Wednesday, December 9, 2015

The Restoration of California: Southeastern LA County

I was not looking forward to reading this headline to Jarrett Stepman's article, a review of Victor Davis Hanson's book:

Review—The Decline and Fall of California: From Decadence to Destruction

At least the article provided insight into why California, once so golden and behold to no one, has become impoverished, wracked with inequality, and serving the few at the expense of the rest.

“Conservatives lost. Liberals won—by a combination of flooding the state with government-supplied stuff, and welcoming millions in while showing the exit to others. The only mystery is how Carthaginian will be the victor’s peace, e.g., how high will taxes go, how many will leave, how happy will the majority be at their departure?”

From the 1970's onward, liberal elites propped up labor unions and environmentalists, and let them wreak havoc. In the last four years, Governor Brown and his Democratic cohorts have worked hard to turn California into a sanctuary state for illegal aliens instead of legal residents. An office for "New Americans" has led to the untenable neglect of we "old Americans", i.e. the ones born or naturalized in this country.

The taxes really cannot go any higher, and there are fewer people paying for everyone else. What will happen when the small businesses go on strike, and stop providing goods and services for sale?

Is there any hope for California? Stepman's review suggests the following:

The situation seems dire and bleak for those who wish to restore the state. Though Hanson has a tiny sliver of hope that the new, mostly Mexican and Latin-American residents will someday rise to the level of middle and upper-middle class and throw out their coastal elite overlords.

There is some truth to this assessment.

South Gate, California, with its expanding property ownership base, may show signs of rejecting the Big Government elitism of the current California Democratic Party. In Maywood, local activists fought hard and removed a coterie of unwelcome incumbents, too. Jack Guerrero of Cudahy is a lone voice of reason among sanctuary-city liberals, but he is leading the charge to bring conservative Republican values to otherwise dark blue regions.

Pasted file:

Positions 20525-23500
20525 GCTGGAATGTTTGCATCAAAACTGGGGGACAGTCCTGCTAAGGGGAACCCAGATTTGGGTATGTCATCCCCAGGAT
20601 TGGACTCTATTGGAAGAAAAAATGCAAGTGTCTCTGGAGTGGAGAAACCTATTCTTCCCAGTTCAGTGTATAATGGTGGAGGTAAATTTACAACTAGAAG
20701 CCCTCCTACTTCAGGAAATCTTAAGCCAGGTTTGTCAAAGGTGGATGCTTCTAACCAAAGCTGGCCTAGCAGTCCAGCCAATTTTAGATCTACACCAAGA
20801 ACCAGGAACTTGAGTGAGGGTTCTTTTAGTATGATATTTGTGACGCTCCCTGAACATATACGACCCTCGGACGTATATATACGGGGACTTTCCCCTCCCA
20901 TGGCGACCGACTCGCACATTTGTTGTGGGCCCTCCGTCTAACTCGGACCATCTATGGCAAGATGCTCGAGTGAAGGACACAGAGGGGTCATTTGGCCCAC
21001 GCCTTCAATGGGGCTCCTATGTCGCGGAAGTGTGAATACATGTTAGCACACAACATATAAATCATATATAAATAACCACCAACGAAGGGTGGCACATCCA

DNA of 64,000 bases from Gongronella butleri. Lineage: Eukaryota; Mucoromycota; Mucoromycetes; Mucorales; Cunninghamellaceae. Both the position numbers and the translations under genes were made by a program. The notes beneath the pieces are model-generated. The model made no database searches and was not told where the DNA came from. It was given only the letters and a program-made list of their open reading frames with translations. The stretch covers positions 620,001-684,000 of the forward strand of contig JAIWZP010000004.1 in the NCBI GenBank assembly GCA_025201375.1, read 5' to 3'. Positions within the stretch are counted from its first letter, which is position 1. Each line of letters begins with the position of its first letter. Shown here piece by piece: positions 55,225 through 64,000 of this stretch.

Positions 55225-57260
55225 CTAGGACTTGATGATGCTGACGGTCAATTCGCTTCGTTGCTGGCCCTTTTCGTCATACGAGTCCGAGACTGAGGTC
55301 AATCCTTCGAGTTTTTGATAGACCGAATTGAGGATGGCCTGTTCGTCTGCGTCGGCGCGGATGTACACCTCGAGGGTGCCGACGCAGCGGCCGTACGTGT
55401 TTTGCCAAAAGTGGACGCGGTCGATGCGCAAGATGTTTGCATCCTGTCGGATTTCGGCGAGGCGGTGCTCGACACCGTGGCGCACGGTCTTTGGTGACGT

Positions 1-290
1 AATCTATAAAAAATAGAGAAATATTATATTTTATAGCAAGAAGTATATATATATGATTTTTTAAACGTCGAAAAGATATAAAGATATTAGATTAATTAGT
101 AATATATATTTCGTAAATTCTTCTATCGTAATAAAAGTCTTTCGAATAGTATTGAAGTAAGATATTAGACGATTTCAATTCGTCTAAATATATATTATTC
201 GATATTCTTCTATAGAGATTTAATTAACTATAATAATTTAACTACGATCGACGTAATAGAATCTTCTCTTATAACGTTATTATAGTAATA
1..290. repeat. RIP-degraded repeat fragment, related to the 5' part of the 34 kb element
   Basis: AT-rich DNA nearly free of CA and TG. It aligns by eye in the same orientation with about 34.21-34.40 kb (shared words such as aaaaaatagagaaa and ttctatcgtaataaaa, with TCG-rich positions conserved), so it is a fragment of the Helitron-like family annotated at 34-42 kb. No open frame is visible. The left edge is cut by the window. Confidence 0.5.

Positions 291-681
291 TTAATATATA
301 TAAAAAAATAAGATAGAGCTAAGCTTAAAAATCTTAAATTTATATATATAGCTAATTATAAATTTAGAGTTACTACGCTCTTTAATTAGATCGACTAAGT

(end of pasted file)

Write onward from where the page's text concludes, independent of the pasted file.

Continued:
Republicans are also actively pressuring the Huntington Park City Council to rescind the appointments of two illegal aliens to city commissions. Local residents are still appalled at the blunt affront to the rule of law, and have joined with other voices to demand respect for our nation's law and culture. In Huntington Park, California, registered Democrats have told me that they vote Republican. I had the privilege of assisting a long-time Democrat to join the GOP. Other elected officials are fed up with the rampant corruption of the Los Angeles County Democratic Party political machine. Homeowners in Huntington Park are taxed higher than almost every city -- except Bell, a municipality notorious for one city council's brazen corruption and graft.

Los Angeles (and California) can be red Republican again

The California Republican Party can rise again, but most work with Latino communities throughout the state, those regions where long-standing Hispanic families have achieved a measurable degree of wealth and prosperity, who are now fighting for transparency, accountability. and security for their cities -- and their state. Hispanic residents are voting Republican -- although they will not tell their closest friends. Some politically connected individuals have affirmed that their allegiance to the Democratic Party is wavering.

Jarett Stepman adds in his review:

“Is there hope? Can there be honesty about our crises and courage to address them?” Hanson writes. “I sometimes fantasize that a new conservative movement of second- and third-generation upper middle-class, over-taxed Mexican-Americans will demand competitive schools for their children without the fantasies of Chicano studies and coastal global warming indoctrination.”
I have spoke with some of these over-taxed Mexican-Americans. They are in Huntington Park, fed up with a corrupt city council charging them .21% property tax on their homes, in violation of Prop 13. These residents live in Bell, Bell Gardens, Cudahy, and Maywood, too. People of all colors want the broad liberty central to the American Dream. They also want a storied yet settled end to the political machine corruption which dominates the region's local politics.
Hanson hopes that this new middle class “will push for energy development, beefed-up law enforcement, and reasonable taxes and power rates, and so lock horns with the coastal elites, well apart from abortion, the death penalty, and the constant alternative lifestyle agenda. Some already are heading that way; more would if the borders were closed and the old forces of the melting pot were not impeded.”
It has been a privilege for me to connect with Hispanic residents in Southeastern Los Angeles County. I have met a number of former Democrats, now Republicans, who found that the illiberal progressive elitists had moved the party away from them. Residents in Huntington Park and throughout the region want cities for citizens. Republicans excel at the local level, and should start campaigning harder in this region. Hispanic Californians -- like anyone else -- want action and integrity from their leaders, and they hope to see the California Republican Party step in and invest resources in Southeast LA. Stepman's review was spot on, and Victor Davis Hanson's thin hopes are becoming thicker realities.

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